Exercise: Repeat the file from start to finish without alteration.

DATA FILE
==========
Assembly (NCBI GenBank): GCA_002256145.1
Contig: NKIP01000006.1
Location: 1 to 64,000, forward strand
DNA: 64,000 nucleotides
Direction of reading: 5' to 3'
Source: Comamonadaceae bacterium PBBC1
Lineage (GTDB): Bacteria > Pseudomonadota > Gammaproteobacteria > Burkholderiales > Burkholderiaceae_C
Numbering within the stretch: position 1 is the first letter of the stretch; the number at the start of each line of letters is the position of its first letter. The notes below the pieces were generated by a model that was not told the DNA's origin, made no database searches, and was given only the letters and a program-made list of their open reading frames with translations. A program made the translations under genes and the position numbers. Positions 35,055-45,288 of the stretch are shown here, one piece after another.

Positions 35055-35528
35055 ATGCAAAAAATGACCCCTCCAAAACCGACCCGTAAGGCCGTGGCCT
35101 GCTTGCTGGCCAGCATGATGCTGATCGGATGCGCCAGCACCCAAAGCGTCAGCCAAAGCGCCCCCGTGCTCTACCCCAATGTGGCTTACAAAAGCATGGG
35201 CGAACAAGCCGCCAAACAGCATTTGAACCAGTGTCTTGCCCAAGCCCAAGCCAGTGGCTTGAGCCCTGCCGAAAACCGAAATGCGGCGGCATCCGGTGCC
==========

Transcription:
Assembly (NCBI GenBank): GCA_002256145.1
Contig: NKIP01000006.1
Location: 1 to 64,000, forward strand
DNA: 64,000 nucleotides
Direction of reading: 5' to 3'
Source: Comamonadaceae bacterium PBBC1
Lineage (GTDB): Bacteria > Pseudomonadota > Gammaproteobacteria > Burkholderiales > Burkholderiaceae_C
Numbering within the stretch: position 1 is the first letter of the stretch; the number at the start of each line of letters is the position of its first letter. The notes below the pieces were generated by a model that was not told the DNA's origin, made no database searches, and was given only the letters and a program-made list of their open reading frames with translations. A program made the translations under genes and the position numbers. Positions 35,055-45,288 of the stretch are shown here, one piece after another.

Positions 35055-35528
35055 ATGCAAAAAATGACCCCTCCAAAACCGACCCGTAAGGCCGTGGCCT
35101 GCTTGCTGGCCAGCATGATGCTGATCGGATGCGCCAGCACCCAAAGCGTCAGCCAAAGCGCCCCCGTGCTCTACCCCAATGTGGCTTACAAAAGCATGGG
35201 CGAACAAGCCGCCAAACAGCATTTGAACCAGTGTCTTGCCCAAGCCCAAGCCAGTGGCTTGAGCCCTGCCGAAAACCGAAATGCGGCGGCATCCGGTGCC